The eruption scoured the surrounding countryside with the hurricane-force blasts of molten magma and incandescent gases known as pyroclastic flows, whose gross volumes were sufficient – if spread across the nation – to cover the entire USA to a depth of 8 centimeters. Ash fell as far afield as sites that are now occupied by the cities of El Paso (Texas) and Los Angeles (California), and Yellowstone ash from this eruption is even picked up in deep-sea geological drill cores from the Caribbean seabed. Although no eruptions have been recorded at Yellowstone for 70,000 years, the hot springs, spectacular geysers, and bubbling mud pools provide testimony that hot magma still resides not far beneath the surface.

This is further supported by the numerous earthquakes that regularly shake the region and the periodic swelling and subsiding of the land surface. No one knows when – or even if – Yellowstone will experience another devastating super-eruption. The return periods between the three greatest Yellowstone blasts range from 660,000 to 800,000 years, so we could reasonably expect another sometime soon or have to wait well over a hundred millennia. It is also perfectly possible that Yellowstone may not ever produce another super-eruption, and that the giant volcanic system will gradually fade away into final extinction.

It would be easy to sit back and say – that’s all very well, but these horrific events took place deep within the mists of time. Surely they can’t happen today? Thinking along these lines would be a very big mistake. In 181 ad a massive eruption at New Zealand’s Lake Taupo ejected pyroclastic flows that devastated a substantial portion of the North Island, while the world’s last super-eruption did even worse damage to the island not much more than 24,000 years earlier. 74,000 years ago – considerably older but still well within the time span of modern humanity – perhaps the greatest volcanic explosion ever tore a hole 100 kilometers across at Toba in northern Sumatra. This huge caldera, which is now lake filled, is very much a tourist attraction, but there is evidence of a much more sinister legacy. The eruption of Toba may have come within a hair’s breadth of making the human race extinct. Estimates of the size of the blast vary, but there is no question that – along with the Yellowstone eruptions – Toba qualifies as a VEI 8 super-eruption. It was thought that the total amount of debris ejected during the eruption was on the order of 3,000 cubic kilometers, sufficient to cover virtually the whole of India with a layer of ash one meter thick. Recent evidence from deep-sea geological cores suggests, however, that the eruption might have lasted longer than previously thought and ejected considerably more debris, perhaps up to 6,000 cubic kilometers. Almost unbelievably, this would be enough to bury the entire United States to a depth of two-thirds of a meter.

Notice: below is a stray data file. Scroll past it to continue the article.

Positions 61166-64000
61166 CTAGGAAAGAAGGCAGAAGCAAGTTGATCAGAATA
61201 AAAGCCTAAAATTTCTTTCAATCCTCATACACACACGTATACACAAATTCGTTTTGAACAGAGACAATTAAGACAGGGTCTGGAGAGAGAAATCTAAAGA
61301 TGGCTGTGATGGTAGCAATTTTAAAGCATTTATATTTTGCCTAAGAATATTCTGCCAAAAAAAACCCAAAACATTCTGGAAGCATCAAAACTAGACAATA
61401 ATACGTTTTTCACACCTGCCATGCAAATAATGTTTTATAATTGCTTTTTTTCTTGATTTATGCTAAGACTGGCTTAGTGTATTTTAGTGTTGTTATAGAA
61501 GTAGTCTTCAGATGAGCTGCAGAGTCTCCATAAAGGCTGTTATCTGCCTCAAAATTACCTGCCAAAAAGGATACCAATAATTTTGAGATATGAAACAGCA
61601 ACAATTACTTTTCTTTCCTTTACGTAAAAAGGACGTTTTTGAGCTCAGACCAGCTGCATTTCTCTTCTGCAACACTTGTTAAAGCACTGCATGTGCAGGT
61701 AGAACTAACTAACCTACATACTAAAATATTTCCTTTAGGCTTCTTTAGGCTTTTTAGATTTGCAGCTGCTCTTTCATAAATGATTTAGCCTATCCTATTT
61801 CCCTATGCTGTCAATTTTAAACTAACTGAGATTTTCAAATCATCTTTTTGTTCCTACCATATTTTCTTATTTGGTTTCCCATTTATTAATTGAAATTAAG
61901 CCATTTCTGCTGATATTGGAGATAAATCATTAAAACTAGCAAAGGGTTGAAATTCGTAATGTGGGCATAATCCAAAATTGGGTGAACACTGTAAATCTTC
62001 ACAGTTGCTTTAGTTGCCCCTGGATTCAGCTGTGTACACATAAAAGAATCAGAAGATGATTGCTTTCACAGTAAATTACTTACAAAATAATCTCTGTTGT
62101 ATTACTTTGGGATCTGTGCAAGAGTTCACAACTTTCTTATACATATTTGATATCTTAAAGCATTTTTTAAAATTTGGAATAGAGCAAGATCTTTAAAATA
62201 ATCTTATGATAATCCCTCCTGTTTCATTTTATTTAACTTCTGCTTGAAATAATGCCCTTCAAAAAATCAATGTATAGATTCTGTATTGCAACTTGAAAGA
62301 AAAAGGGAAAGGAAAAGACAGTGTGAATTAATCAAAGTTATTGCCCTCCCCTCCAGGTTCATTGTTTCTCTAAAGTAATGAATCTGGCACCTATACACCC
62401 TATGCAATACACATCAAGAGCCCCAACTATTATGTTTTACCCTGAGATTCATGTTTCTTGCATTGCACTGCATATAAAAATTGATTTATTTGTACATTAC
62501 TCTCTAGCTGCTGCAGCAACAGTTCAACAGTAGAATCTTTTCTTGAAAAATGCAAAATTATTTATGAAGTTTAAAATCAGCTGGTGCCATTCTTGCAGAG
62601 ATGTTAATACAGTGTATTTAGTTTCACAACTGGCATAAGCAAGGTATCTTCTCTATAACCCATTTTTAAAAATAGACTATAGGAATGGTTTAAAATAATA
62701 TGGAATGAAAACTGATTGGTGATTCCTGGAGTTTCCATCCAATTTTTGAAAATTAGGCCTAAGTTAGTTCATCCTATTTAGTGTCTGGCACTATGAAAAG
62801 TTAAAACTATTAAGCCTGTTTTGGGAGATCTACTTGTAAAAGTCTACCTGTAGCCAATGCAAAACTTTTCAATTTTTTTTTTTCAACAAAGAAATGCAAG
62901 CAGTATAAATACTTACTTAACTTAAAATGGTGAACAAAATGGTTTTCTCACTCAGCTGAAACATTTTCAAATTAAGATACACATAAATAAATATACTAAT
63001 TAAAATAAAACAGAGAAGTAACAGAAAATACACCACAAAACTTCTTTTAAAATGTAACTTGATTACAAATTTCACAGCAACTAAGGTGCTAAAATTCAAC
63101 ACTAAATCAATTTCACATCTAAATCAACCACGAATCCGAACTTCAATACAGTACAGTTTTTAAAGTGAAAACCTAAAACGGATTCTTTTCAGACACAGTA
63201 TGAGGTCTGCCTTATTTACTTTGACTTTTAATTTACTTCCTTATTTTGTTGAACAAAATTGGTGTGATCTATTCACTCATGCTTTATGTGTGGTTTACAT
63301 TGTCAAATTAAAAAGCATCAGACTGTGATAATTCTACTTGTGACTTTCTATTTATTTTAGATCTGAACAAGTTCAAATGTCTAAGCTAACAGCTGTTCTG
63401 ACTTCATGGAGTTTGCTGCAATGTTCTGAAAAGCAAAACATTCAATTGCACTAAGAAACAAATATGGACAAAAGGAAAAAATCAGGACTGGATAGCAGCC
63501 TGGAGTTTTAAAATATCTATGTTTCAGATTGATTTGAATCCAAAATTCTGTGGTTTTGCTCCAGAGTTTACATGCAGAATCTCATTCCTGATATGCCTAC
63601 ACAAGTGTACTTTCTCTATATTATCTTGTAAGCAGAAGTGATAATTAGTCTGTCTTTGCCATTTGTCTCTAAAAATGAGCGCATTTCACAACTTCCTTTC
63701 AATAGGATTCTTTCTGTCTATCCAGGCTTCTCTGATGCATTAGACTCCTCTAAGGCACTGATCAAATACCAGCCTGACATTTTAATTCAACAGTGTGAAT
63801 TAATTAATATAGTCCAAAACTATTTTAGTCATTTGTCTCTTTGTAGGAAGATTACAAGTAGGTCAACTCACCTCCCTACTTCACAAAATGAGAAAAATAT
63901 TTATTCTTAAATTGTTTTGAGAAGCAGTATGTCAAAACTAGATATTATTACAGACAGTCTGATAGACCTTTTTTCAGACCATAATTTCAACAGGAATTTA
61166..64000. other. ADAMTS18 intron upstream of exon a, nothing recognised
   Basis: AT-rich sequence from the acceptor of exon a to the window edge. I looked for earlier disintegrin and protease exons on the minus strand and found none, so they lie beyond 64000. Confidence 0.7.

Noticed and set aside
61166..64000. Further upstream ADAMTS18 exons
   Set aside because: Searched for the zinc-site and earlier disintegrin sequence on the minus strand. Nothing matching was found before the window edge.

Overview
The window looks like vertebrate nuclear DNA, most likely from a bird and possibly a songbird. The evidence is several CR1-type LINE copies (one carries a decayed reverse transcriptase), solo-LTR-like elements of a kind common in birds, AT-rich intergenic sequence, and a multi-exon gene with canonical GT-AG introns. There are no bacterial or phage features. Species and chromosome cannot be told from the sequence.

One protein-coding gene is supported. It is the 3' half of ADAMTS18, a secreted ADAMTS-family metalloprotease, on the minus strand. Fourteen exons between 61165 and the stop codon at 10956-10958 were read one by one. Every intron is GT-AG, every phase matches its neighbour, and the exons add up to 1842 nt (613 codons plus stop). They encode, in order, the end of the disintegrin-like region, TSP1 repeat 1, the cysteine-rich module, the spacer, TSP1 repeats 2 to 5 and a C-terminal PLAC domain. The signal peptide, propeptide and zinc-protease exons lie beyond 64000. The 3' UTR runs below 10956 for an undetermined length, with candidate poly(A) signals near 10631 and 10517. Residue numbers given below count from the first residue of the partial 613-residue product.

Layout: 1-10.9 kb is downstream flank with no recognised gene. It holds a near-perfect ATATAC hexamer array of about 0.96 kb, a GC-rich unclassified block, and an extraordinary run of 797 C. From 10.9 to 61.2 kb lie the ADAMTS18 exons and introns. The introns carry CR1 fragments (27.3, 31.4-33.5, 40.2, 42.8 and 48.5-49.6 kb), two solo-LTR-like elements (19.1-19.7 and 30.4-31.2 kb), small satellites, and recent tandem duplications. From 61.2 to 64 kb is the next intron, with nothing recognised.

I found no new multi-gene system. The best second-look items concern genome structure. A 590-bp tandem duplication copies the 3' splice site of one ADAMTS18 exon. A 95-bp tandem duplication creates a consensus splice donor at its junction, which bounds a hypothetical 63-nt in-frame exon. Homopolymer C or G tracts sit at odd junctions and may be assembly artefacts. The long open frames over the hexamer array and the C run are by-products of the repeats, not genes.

Any of our ancestors living on Sumatra at the time would without question have been obliterated. For the human race as a whole to suffer the threat of extinction, though, the effects of the eruption would have to have been severe across the whole planet, and this seems to have been the case. Along with the huge quantities of ash, the Toba blast may have poured out enough sulphur gases to create up to 5,000 million tones of sulphuric acid aerosols in the stratosphere. This would have been sufficient to cut the amount of sunlight reaching the surface by 90 per cent, leading to global darkness and bitter cold. Temperatures in tropical regions may have rapidly fallen by up to 15 degrees Celsius, wiping out the sensitive tropical vegetation, while over the planet as a whole the temperature drop is likely to have been around 5 or 6 degrees Celsius, broadly the equivalent of plunging the planet into full ice age conditions within just a few months. Temperature records from Greenland ice cores suggest that the eruption was followed by at least six years of such volcanic winter conditions, which were in turn followed by a thousand-year cold ‘snap’. Soon afterwards the planet entered the last Ice Age, and there is some speculation that in this respect, the cooling effect of the Toba eruption may have been the final straw, tipping an already cooling Earth from an interglacial into a glacial phase from which it only fully emerged around 10,000 years ago.